Why Do Rates and Measures of Population Change Use the “Total Mid-Year Population” Instead of the “End-Of-Year Population?”
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This makes human societies at once messy for modeling and fascinating to study. The new understanding builds on the concept of coupled human-environment systems, which are more than the sum of their parts. Research on the human-environment system also takes advantage of new data sources (remote sensing, biophysical data, as well as georeferenced household surveys), new technologies (high-powered computers, geographic information systems, spatial statistics), and new models (agent-based, multilevel, and spatially explicit modeling). Much of the research reviewed in this chapter has sought to deconstruct population into its component parts and to understand how human social institutions in all their complexity (e.g., markets, policies, communities) mediate the impact of population variables on the use of resources, waste generation, and environmental impacts. Thus, they could be said to fit into this growing understanding of the human-environment system.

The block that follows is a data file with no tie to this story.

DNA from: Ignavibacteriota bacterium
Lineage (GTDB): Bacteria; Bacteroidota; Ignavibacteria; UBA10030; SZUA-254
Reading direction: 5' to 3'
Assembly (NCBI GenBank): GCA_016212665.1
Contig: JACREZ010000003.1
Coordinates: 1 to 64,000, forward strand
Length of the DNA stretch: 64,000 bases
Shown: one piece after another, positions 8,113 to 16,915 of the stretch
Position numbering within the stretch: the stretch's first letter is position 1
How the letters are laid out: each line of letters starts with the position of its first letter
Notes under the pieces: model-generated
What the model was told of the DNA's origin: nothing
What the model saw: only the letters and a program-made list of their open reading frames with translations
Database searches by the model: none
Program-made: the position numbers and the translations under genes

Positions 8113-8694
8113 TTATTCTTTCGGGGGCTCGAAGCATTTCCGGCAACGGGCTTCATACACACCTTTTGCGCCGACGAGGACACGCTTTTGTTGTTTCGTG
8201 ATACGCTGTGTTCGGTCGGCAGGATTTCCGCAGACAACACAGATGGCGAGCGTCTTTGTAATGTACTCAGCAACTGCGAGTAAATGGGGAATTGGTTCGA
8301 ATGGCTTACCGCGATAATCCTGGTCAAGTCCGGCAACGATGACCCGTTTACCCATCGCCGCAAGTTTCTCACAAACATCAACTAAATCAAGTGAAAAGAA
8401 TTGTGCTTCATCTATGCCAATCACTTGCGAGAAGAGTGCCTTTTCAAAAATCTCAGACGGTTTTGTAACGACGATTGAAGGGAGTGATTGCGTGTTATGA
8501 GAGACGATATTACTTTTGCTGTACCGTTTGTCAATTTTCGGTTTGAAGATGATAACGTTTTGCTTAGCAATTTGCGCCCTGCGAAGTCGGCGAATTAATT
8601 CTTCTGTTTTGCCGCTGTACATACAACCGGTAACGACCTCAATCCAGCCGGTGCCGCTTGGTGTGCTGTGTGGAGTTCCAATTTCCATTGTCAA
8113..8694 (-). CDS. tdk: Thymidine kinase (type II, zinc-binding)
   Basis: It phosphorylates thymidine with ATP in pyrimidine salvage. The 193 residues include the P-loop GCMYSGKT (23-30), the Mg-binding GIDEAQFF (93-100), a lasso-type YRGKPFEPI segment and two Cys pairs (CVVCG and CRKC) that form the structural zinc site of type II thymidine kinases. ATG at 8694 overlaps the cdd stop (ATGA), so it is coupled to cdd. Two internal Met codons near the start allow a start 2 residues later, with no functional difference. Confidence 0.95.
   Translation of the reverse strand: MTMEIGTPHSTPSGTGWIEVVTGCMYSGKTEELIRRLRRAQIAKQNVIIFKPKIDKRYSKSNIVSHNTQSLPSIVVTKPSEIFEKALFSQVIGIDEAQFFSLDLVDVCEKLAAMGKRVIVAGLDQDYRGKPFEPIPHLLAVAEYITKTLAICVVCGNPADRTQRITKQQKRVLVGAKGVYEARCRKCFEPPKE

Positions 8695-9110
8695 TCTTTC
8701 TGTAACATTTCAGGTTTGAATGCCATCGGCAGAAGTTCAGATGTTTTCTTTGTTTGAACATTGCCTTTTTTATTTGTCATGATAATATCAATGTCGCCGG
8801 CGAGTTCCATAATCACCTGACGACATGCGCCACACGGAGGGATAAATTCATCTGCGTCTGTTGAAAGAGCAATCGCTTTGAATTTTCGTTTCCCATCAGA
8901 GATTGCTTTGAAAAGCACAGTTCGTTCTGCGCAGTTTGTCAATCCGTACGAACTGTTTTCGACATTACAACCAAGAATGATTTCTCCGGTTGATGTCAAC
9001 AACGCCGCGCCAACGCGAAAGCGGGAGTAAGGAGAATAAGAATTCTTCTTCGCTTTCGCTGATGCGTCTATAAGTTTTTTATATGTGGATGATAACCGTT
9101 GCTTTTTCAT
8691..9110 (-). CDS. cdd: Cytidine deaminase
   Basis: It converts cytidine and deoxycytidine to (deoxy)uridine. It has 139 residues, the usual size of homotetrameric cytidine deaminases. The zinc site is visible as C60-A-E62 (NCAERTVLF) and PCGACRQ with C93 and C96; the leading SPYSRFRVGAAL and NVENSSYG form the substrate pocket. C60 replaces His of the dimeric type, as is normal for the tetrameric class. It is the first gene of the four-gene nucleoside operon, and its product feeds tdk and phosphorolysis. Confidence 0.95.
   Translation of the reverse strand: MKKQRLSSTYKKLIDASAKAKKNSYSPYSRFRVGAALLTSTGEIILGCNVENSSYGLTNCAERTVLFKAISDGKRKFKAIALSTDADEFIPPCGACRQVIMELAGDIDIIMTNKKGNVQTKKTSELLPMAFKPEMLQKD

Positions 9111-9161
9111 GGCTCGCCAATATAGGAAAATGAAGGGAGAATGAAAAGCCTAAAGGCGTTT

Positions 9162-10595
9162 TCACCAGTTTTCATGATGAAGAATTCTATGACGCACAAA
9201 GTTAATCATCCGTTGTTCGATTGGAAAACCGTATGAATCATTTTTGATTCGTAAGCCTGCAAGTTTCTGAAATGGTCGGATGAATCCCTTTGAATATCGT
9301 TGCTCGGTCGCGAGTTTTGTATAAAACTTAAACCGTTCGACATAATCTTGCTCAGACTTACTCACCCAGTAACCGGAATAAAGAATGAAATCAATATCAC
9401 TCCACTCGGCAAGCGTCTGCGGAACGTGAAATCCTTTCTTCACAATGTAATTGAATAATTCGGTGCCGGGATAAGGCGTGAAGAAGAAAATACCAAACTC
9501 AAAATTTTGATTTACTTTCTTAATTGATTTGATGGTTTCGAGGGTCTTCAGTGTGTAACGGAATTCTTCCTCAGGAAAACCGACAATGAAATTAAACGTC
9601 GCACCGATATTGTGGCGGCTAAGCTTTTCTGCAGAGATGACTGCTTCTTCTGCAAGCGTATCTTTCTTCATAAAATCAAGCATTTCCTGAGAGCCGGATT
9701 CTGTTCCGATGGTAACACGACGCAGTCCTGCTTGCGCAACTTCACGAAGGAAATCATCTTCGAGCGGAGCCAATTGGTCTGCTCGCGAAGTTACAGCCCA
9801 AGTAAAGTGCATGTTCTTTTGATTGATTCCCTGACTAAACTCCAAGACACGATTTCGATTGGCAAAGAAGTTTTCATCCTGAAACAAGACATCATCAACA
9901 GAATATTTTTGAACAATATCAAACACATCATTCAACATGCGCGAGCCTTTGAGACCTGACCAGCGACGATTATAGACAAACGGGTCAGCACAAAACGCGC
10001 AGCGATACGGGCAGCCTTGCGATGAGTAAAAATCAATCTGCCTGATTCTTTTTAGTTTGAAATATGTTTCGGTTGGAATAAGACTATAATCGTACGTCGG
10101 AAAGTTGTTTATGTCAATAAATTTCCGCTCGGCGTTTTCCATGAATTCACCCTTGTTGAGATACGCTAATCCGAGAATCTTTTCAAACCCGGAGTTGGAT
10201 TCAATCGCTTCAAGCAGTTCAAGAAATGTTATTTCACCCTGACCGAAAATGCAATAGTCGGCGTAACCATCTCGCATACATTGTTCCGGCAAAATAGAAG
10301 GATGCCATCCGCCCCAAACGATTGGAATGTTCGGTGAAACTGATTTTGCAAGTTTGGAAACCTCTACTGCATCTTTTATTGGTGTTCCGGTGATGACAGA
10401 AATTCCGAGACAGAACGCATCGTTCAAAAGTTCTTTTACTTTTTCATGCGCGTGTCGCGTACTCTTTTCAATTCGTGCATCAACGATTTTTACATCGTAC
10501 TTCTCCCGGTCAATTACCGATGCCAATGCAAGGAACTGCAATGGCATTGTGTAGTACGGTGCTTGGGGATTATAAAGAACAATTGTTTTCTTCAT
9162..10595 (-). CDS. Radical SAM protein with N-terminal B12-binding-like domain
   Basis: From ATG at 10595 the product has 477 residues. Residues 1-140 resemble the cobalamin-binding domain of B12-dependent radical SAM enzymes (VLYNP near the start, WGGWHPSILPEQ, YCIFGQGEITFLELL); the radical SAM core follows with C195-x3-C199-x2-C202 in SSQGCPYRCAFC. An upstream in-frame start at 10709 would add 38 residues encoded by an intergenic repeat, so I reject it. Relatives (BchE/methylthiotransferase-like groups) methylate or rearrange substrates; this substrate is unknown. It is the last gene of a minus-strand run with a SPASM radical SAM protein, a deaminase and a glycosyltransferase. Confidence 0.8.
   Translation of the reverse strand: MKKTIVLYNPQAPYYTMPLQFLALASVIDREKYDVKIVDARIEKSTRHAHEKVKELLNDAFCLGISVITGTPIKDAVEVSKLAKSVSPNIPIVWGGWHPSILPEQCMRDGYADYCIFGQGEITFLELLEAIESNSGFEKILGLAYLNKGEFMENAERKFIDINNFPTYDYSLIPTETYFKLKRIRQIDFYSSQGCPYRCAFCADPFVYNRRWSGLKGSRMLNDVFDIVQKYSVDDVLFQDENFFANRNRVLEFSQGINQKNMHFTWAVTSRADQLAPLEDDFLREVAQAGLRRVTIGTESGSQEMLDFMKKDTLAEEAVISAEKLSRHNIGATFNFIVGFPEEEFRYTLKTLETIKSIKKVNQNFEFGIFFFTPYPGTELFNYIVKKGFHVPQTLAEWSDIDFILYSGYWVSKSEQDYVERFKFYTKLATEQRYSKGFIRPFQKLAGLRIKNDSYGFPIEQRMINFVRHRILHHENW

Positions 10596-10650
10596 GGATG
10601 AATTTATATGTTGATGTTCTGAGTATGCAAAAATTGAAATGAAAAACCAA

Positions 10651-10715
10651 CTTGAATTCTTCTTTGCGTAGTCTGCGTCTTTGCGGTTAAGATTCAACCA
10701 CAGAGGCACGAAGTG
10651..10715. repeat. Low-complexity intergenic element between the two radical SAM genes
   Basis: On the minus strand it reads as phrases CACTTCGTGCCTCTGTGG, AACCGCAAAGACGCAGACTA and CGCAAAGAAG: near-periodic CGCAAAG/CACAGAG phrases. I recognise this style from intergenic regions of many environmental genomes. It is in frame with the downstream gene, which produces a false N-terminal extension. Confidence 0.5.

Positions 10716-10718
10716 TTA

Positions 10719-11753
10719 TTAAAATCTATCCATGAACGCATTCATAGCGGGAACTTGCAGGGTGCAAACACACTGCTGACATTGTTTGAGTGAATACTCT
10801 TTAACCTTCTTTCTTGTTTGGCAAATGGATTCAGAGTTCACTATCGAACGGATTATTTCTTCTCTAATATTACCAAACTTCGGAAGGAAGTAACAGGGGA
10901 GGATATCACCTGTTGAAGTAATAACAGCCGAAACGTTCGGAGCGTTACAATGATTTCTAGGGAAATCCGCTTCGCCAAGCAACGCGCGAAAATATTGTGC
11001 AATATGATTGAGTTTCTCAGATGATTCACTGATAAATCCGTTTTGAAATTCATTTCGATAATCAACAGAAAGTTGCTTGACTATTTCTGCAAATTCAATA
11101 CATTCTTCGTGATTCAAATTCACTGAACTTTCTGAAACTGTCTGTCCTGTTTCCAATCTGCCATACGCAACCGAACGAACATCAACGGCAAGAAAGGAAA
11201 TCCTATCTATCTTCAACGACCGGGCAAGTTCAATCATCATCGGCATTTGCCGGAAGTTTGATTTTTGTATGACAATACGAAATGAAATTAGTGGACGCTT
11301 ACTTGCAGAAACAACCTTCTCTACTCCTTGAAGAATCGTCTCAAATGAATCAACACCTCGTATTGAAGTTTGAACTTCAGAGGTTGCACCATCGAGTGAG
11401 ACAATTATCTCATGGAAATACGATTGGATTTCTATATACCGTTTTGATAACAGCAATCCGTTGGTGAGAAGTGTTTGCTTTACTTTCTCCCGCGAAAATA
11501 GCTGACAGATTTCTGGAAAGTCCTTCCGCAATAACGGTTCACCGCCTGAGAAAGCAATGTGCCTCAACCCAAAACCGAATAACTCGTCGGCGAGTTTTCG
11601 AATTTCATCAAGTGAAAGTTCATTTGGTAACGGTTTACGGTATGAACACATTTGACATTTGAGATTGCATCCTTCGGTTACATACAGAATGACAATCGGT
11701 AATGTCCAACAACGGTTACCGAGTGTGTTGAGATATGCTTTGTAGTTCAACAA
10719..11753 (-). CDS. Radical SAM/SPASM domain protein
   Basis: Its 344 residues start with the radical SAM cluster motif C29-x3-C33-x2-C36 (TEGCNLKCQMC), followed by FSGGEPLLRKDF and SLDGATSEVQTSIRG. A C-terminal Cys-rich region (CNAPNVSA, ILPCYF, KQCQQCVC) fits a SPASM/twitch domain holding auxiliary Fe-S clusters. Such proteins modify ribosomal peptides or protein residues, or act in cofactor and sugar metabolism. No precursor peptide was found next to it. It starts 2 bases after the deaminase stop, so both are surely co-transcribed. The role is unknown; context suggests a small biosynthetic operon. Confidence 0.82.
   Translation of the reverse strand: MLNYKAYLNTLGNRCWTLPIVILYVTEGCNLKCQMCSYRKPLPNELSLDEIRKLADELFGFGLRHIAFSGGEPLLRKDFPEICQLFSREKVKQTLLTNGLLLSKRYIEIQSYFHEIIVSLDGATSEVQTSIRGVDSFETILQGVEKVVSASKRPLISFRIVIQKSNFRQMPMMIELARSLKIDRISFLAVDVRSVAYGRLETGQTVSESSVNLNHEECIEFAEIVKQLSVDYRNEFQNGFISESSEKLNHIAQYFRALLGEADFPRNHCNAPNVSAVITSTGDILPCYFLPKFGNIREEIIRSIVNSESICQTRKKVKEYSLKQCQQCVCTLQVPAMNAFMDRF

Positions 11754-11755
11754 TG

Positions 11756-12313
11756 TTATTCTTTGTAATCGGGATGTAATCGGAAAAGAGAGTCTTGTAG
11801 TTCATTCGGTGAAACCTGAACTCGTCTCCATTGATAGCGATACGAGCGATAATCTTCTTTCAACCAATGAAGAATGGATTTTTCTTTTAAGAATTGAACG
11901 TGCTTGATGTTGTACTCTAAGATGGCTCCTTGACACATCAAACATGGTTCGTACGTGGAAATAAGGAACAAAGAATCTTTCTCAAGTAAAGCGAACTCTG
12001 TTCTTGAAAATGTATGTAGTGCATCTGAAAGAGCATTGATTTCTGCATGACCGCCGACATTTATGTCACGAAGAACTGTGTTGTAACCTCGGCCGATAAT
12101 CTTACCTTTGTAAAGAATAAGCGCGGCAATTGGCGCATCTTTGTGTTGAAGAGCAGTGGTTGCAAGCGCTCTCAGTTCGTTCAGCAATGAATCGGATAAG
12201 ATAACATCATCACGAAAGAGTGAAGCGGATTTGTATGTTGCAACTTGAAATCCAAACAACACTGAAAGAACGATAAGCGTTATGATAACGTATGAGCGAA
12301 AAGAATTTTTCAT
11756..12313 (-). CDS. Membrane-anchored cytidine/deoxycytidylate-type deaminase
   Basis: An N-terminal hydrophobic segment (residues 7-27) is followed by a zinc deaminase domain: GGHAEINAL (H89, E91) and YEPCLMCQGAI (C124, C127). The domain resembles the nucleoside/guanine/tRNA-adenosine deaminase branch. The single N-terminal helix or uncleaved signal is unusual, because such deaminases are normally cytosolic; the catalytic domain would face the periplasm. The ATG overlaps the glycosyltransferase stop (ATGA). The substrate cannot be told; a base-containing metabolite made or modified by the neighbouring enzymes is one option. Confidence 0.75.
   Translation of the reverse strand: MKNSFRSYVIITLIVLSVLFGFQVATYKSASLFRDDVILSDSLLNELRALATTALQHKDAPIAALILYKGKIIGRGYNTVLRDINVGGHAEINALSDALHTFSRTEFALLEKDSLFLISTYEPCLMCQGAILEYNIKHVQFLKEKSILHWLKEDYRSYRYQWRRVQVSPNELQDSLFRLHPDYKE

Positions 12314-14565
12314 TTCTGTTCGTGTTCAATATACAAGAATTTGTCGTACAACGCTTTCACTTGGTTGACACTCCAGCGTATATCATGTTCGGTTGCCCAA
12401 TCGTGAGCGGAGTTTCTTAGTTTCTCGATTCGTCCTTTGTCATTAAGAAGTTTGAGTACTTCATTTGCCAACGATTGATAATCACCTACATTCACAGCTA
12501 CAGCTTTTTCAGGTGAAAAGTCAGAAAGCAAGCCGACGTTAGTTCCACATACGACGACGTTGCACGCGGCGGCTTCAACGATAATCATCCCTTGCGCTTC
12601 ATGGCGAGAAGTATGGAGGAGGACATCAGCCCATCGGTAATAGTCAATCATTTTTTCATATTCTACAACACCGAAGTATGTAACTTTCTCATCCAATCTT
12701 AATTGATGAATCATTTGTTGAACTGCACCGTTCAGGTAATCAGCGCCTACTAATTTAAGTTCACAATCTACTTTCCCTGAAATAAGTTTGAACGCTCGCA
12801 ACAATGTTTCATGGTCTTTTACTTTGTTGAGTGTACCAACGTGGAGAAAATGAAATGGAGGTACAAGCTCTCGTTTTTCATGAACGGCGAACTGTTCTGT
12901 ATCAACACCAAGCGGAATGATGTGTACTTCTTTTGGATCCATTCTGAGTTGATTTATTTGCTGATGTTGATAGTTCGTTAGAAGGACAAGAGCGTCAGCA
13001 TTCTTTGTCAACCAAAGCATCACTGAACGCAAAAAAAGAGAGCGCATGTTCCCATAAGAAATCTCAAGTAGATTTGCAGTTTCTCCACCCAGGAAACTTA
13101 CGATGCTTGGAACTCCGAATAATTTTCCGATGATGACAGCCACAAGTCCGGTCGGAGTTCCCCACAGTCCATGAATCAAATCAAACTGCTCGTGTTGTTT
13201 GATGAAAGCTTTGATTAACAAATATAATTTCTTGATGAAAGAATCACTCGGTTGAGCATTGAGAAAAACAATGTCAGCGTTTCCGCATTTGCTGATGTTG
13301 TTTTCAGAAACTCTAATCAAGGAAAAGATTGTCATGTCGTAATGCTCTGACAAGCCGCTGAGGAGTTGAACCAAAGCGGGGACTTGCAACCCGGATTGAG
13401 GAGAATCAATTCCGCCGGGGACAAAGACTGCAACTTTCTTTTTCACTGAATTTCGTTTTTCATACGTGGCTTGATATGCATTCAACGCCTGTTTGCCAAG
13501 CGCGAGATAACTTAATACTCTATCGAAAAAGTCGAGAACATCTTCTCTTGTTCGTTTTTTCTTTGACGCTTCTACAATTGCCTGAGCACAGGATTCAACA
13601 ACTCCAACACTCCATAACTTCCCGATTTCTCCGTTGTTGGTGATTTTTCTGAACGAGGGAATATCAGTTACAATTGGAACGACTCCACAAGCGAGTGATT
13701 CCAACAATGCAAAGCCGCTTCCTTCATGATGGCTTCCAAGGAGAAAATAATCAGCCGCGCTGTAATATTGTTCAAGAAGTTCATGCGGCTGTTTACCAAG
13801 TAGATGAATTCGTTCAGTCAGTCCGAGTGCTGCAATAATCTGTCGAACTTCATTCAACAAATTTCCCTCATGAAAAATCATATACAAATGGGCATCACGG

carbon based fuels, mainly wood, coal, oil and natural gas produces significant amount of CO2 which is one of the main green house gases that contributes to global warming (International Energy Outlook, 2000). The green house effect maintains the earth at comfortable temperature range but if there is excessive release of CO2 and other harmful gases from the industries and factories, the green house gases gets easily out of control and will lead to so many problems like continental drift, climate change, natural disasters and variations of suns out put.
The biggest contribution we could make therefore, with an immediate favourable impact for ourselves and the rest of the world, is to change our consumption pattern and deal with the structural overconsumption of the world’s richest countries.
International Energy Outlook 2000, Energy Information Administration, Office of Integrated Analysis and Forecasting, U.S. Department of Energy, Washington, D.C. (2000)
J. Van Den Bergh and P. Rietveld, Reconsidering the Limits to World Population: Meta-analysis and Meta-predictions, Bioscience 54, no 3 (2004): 195.
Laurance, W. F. 1999. Reflections on the tropical deforestation crisis. Biological Conservation 91: 109-117.
Paul R. Ehrlich; Anne H. Ehrlich (2009). “The Population Bomb Revisited”. Electronic Journal of Sustainable Development 1(3): 6371. Retrieved 2010-02-01.